More Biotech Lessons Learned From JPM 2012

SAN FRANCISCO ( TheStreet) --The 2012 J.P. Morgan Healthcare Conference is in the books. Here's more of what I learned:

The M&A mania pushing hepatitis C drug stocks higher paid off nicely for executives at Achillion Pharmaceuticals ( ACHN) who took the opportunity to cash in stock options. Among the notable sales: Chief Financial Officer Mary Kay Fenton banked $110,000 while CEO Mike Kishbauch made $856,000.

I single out these two because Fenton told Bloomberg this week that Achillion is "not eager to go out and plant a 'for sale sign on our front lawn." Yet, selling Achillion is precisely what Kishbauch has promised investors for a long time.

Oncothyreon ( ONTY) chief Bob Kirkman, speaking to Reuters, says of the ongoing Stimuvax phase III study in non-small cell lung cancer: "In some sense, the longer it takes the better it is." Or not. Just ask Cell Therapeutics ( CTIC) and Novelos Therapeutics.

AMAG Pharmaceuticals ( AMAG): The current Feraheme business is flattish although the company guides to low double-digit, year-over-year sales growth and the goal of staying at cash flow breakeven. The only story that really matters with AMAG, really, is the ongoing strategic review and the possible sale of the company. Amag is getting interest on that front, according to a source familiar with the review.

Two small drug companies -- one forgotten, the other somewhat disgraced -- seek redemption in results from phase II breast cancer studies with results expected later this year. Best yet, both studies are randomized and controlled, so we'll get real data!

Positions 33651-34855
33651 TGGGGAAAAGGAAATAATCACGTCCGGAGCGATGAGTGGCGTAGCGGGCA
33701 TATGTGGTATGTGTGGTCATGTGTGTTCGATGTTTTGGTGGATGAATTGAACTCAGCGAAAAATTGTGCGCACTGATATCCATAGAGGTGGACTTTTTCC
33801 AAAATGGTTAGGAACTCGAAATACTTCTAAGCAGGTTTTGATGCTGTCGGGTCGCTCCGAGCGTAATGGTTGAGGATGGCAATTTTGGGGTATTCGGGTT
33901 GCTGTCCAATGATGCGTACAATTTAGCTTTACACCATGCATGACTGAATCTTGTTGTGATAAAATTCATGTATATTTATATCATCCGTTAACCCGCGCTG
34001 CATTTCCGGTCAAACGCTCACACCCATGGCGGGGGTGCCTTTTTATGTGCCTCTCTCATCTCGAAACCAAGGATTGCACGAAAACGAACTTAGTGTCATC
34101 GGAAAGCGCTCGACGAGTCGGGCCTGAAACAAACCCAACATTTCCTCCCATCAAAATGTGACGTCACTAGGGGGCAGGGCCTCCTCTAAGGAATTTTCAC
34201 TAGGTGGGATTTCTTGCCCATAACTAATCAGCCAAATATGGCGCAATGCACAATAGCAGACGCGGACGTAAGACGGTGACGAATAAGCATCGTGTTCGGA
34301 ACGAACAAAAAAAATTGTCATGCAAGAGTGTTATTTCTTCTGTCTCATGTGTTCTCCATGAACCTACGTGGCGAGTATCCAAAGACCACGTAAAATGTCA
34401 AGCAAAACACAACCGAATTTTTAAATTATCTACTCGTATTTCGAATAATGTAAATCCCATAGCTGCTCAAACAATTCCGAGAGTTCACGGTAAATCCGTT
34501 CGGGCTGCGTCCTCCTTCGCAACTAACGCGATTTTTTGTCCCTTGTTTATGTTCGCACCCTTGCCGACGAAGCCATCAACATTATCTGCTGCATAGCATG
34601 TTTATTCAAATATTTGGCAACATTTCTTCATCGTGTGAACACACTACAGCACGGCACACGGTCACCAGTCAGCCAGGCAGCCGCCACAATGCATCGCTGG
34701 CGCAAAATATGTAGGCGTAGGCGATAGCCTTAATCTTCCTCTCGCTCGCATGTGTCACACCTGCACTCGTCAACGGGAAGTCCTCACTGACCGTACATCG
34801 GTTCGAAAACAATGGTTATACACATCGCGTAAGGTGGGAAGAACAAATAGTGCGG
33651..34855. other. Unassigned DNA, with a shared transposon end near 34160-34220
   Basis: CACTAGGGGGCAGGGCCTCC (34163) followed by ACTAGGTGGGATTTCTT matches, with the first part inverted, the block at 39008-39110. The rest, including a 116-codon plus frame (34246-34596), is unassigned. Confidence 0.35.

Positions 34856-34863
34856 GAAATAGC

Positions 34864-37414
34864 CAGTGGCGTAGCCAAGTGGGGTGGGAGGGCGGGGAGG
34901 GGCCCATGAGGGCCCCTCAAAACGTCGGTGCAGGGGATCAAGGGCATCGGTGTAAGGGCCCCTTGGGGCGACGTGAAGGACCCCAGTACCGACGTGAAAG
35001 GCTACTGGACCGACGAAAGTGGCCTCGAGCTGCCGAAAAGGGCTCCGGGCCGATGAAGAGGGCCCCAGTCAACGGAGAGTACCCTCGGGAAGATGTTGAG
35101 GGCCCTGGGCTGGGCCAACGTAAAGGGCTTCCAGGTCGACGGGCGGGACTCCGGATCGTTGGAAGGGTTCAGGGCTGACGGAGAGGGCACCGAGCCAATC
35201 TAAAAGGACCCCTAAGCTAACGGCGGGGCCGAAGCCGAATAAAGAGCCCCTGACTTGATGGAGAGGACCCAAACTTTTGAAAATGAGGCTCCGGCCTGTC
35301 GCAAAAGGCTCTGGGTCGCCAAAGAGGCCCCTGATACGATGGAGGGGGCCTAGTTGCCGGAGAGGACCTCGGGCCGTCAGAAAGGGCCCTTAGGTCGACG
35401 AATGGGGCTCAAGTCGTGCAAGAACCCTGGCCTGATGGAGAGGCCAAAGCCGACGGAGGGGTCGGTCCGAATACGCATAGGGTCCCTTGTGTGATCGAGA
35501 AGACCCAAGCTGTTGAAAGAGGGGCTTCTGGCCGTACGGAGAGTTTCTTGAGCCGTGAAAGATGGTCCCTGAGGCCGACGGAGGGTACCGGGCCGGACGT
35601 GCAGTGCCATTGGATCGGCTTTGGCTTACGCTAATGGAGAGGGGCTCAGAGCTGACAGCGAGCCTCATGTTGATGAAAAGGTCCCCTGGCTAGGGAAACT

Celldex Therapeutics ( CLDX) fell off the investor radar map in 2011 but is hoping to re-emerge this year with a phase II study of CDX-011, a monoclonal antibody drug conjugate. Results are expected at the American Society of Clinical Oncology annual meeting in June, says Celldex chief Tony Marucci. Interestingly, the linker-chemotherapy toxin component of CDX-011 was licensed from Seattle Genetics and is the same one used in its newly approved lymphoma drug Adcetris.

Geron ( GERN) took a beating late last year when it gave up on its embryonic stem cell therapy. Now, the company is focusing its drug development activities on its cancer therapeutics, many of which pre-date its stem-cell research. Geron will help its turnaround efforts a great deal if it can manage to produce a win from a phase II lung cancer study of imetelstat. Results expected in the fourth quarter.

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